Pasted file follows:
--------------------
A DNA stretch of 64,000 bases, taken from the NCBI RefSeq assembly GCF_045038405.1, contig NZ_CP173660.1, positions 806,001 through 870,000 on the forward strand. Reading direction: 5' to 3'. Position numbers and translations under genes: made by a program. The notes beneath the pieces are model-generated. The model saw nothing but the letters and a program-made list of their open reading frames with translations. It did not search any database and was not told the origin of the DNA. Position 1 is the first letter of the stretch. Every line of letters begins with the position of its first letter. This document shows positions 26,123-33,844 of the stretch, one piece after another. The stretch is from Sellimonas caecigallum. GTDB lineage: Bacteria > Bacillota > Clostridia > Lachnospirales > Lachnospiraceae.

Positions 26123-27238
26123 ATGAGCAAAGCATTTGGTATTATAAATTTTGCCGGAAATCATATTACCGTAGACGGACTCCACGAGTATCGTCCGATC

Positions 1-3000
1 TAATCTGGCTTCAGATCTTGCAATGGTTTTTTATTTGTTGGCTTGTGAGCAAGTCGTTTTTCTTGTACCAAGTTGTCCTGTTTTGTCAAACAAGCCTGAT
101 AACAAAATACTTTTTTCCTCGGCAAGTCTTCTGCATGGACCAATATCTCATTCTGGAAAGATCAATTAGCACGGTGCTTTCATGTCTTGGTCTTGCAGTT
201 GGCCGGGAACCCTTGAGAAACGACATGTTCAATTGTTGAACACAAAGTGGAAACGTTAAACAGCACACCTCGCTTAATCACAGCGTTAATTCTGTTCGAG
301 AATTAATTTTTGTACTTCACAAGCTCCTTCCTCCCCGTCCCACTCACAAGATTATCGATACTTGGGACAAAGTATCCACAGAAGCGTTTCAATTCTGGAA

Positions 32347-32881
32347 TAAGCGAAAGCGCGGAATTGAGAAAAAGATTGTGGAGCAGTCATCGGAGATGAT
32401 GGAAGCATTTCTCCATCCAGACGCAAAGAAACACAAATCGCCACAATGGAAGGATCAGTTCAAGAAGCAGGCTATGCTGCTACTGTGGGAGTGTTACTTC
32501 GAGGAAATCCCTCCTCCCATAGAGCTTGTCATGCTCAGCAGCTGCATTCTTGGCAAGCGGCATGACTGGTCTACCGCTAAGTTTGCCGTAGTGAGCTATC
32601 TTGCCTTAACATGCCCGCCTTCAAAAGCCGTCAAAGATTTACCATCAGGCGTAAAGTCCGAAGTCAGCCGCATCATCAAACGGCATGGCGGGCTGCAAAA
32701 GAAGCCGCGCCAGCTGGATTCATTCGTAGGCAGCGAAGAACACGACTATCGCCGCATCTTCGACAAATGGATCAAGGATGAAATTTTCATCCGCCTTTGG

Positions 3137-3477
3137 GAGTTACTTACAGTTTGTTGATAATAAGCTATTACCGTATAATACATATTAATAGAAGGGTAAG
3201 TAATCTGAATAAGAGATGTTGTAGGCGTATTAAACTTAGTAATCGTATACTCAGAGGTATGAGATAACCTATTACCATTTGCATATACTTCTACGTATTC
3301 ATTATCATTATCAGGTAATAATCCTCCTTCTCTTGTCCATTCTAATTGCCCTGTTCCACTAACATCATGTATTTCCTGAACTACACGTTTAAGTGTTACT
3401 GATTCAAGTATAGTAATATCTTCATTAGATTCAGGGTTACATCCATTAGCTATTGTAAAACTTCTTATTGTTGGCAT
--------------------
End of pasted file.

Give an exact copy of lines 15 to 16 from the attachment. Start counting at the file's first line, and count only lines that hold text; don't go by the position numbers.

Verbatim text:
Positions 3137-3477
3137 GAGTTACTTACAGTTTGTTGATAATAAGCTATTACCGTATAATACATATTAATAGAAGGGTAAG